I'm not sure if there is anything left in America that The Bachelor can pretend to love but by which it is secretly disgusted.
You got a classic American ethnic stereotype to hold up for cultural engraving? We will ingest it and shape the subsequent poo into this episode!
Noo Yawk Italian: Check. (The stepbrother even threatens to break Pavelka's legs if he breaks his stepsis's heart! Awwww! [I'm also pretty sure the stepbro' got rejected for the cast of Jersey Shore.)
Simple, hearty New Englander: Check. (I may have a soft spot for this one, though, for extremely perverse reasons.)
Vaguely hippy-ish 50-somethings from Oregon: Check. (Real Human Beings! Male tears! Awesome glasses! Artsy, I think! Is this what it's really like, Eric?)
Modern Florida Redneck with an Electra Complex: Check. (Jake really respects and admires Vienna's dad for essentially acting like a dick to him. Jake is such a good man!) I think Vienna's dad finally nailed the "welcome home" tears on take 4 or 5.
Gia and Ali's dads aren't in the picture. Tenley and Vienna's are. Jake asked their fathers for their daughters' hands in marriage. He did not do the same for Gia and Ali's moms. TRADITION! (Give it a real Jerry Bock kick, kid.)
And why is Ali gracing tonight's photo? 'Cause her job threatened to fire her if she didn't quit the show. And she just didn't know what to do! Awwwwwww! I think Jake wasn't able to get the "shocked and saddened" face just right until take 6.
More than any other episode thus far, I wonder if ABC and the show's producers, writers, editors & music supervisors were able to completely control narrative and meaning here. Sure, they threw some banjo music underneath Pavelka & Vienna's Everglades boat ride, and some nice faux Sinatra for his & Gia's midtown montage. But I'm not sure if they were able to effectively conceal just how awful a human being Jake really is.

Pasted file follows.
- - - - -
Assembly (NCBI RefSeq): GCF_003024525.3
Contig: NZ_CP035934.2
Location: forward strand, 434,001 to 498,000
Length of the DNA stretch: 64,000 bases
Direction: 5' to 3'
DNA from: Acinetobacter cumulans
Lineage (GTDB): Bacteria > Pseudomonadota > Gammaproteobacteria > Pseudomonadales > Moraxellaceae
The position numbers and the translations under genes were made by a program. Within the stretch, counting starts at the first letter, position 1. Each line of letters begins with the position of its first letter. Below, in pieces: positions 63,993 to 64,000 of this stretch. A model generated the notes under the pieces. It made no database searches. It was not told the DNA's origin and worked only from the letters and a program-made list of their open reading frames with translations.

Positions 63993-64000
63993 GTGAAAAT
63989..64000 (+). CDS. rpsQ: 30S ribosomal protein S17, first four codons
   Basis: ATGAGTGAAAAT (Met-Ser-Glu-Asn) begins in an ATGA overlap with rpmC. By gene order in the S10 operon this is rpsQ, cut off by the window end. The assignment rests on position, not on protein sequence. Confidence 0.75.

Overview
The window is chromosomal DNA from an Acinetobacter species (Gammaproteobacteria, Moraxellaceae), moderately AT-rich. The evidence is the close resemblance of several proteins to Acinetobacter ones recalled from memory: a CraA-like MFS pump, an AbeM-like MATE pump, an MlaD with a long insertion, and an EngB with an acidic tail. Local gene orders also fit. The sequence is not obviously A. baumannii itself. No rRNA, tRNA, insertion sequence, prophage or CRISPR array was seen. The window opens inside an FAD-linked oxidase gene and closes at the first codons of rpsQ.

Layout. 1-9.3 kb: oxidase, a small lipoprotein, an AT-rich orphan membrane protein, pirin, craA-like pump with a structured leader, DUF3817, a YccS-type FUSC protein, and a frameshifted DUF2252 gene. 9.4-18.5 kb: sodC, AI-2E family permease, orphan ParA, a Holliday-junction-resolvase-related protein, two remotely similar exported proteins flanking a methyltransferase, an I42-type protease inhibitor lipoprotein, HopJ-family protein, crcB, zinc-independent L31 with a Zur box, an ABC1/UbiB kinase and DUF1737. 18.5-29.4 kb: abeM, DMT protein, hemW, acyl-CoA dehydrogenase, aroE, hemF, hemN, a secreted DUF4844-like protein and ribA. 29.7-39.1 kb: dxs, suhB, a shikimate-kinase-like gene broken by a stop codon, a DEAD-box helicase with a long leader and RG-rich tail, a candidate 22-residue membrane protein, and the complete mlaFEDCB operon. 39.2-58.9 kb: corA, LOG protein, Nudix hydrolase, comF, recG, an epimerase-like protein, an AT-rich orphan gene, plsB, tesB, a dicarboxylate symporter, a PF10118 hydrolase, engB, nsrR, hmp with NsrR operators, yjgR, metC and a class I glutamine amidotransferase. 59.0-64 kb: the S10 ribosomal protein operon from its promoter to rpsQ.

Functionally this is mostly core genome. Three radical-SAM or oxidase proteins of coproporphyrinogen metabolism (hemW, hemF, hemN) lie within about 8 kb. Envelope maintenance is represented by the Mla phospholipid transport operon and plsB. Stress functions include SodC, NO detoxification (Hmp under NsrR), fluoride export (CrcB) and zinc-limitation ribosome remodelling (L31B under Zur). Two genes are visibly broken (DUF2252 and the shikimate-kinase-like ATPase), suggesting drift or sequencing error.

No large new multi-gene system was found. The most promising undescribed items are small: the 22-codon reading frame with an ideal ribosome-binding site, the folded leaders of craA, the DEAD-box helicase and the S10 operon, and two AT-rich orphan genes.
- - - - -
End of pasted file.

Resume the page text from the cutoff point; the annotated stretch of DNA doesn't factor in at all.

The official narrative is Mr. Nice, Sweet, Loving, Loyal, Traditional Hercules. In fact, he is a conniving, manipulative, misogynistic, racist, lustful narcissist. He begged Ali not to go, despite the fact that he couldn't guarantee her that losing her job for him wouldn't be for nought. He acted warm, sincere, loyal, and monogamous to every single woman and their families. He was heartbroken one second, then excited and joyous for the final three women the next.
I thought episode 3 was difficult to write about. That ain't got shit on this.
I've seen what ABC wants me to understand is America. I have no more hope.
This blog has helped me healthily channel Davis Rage--those of you who know of it or have seen it require no further explanation. For those unfamiliar, pray that you never see it.
This episode unshackled Davis Rage. I'm very, very afraid.
(P.S. Ali is totally jockin' Blanchat's wristwatch style; what a ho'.)